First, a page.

British Columbia

Biodiversity may be at risk near Prince George, B.C., says forestry watchdog

An independent investigation into how the province manages some of its oldest forests has found industry practices may be putting biodiversity at risk, according to a statement from the province Thursday.

Investigation found forestry practices outdated, not keeping up with science around pine beetle impact

The B.C. Forest Practices Board has found concerns with how government and licensees are managing the timber supply area around Prince George, B.C. (Chris Corday/CBC)

An independent investigation into how the province manages some of its oldest forests has found industry practices may be putting biodiversity at risk, according to a statement from the province Thursday.

The B.C. Forest Practices Board, an independent industry watchdog, says in the statement that forest licensees are complying with legal requirements for biodiversity protection.

However, the board found some concerns with how government and timber licensees are managing one of the province's largest timber supply areas around Prince George, B.C.

Board chair Kevin Kriese noted that the legal order on biodiversity protection in the Prince George timber supply area was developed nearly 20 years ago. 

"[In the early 2000s] the province was just starting to manage old-growth [forest], and they used the best available science at the time, went through a public review process and the established legal objectives" he said. "Twenty years later, that original legal order has never been updated."

The B.C. Forest Practices Board is now calling on the province to update its objectives for old forest in partnership with Indigenous communities in the area. (Yvon Theriault/Radio-Canada)

The statement said the investigation also found concerns over how the industry designates old-growth trees in the Prince George timber supply area.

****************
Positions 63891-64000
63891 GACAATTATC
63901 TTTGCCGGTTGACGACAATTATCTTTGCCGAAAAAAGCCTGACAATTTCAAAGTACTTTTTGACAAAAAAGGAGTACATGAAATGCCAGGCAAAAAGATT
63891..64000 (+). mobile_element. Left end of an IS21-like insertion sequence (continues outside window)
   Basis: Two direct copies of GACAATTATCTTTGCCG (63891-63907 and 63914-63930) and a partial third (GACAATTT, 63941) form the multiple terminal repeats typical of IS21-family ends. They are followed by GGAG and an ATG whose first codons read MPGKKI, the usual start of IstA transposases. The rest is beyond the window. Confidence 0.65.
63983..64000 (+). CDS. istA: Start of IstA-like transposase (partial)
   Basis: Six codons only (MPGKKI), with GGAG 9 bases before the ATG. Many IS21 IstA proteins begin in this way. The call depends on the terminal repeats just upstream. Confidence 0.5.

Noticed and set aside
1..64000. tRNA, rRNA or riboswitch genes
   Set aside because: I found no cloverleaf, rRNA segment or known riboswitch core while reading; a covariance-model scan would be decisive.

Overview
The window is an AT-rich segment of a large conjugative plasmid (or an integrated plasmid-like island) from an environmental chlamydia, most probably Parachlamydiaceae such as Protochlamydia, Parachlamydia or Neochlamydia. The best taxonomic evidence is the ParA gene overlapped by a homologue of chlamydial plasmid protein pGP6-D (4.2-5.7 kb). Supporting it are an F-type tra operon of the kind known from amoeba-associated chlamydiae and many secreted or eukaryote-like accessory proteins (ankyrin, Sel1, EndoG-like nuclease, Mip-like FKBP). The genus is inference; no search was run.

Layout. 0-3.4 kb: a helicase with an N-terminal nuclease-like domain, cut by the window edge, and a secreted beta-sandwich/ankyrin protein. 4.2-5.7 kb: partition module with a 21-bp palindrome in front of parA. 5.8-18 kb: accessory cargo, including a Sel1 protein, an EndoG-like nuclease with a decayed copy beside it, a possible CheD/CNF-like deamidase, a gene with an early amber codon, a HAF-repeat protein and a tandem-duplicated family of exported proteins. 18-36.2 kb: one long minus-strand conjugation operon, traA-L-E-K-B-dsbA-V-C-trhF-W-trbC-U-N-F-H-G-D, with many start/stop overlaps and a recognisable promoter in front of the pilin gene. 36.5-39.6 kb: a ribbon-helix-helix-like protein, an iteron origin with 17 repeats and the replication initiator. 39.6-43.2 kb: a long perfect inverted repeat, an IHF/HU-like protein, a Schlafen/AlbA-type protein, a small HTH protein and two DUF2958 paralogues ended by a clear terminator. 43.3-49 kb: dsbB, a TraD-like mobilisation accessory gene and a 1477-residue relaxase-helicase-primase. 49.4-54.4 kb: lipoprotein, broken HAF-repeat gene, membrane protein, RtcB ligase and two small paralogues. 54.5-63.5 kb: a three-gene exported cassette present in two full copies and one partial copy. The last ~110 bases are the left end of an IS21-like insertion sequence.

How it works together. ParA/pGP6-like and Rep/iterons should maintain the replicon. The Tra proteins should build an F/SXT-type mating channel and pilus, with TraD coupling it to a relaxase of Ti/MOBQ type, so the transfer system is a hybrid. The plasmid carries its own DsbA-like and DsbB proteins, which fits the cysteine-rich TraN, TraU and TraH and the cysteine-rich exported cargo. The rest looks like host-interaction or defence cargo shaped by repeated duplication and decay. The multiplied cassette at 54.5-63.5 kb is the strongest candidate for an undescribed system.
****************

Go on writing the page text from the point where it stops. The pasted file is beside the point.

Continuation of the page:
"In some ecosystems, the order uses greater than 140 years to define old forest, where the rest of the province uses greater than 250 years for the same ecosystems," the statement said.

The Prince George timber supply area is also one of the few areas in the province where the size of old-growth forest legally required to be conserved is not identified on maps, according to the statement.

It is instead measured as a percentage of the overall forest inventory, the defining parameters of which were created nearly 20 years ago, said board chair Kevin Kriese.

"A lot of the pines disappeared … killed by the [mountain] pine beetle," he said. "But there's also elevated salvaging.…You quite simply don't have biodiversity in the places that you might have expected 20 years ago." 

The board is recommending that the remaining old forest be mapped, and that government revisit its approach to biodiversity protection, the statement said.

It is now calling on the province to update its objectives for old forest and that it does so in partnership with Indigenous communities in the area. 

The Prince George timber supply area is approximately eight million hectares, or more than twice the size of Vancouver Island, and is the largest timber supply area in the province. 

With files from Andrew Kurjata

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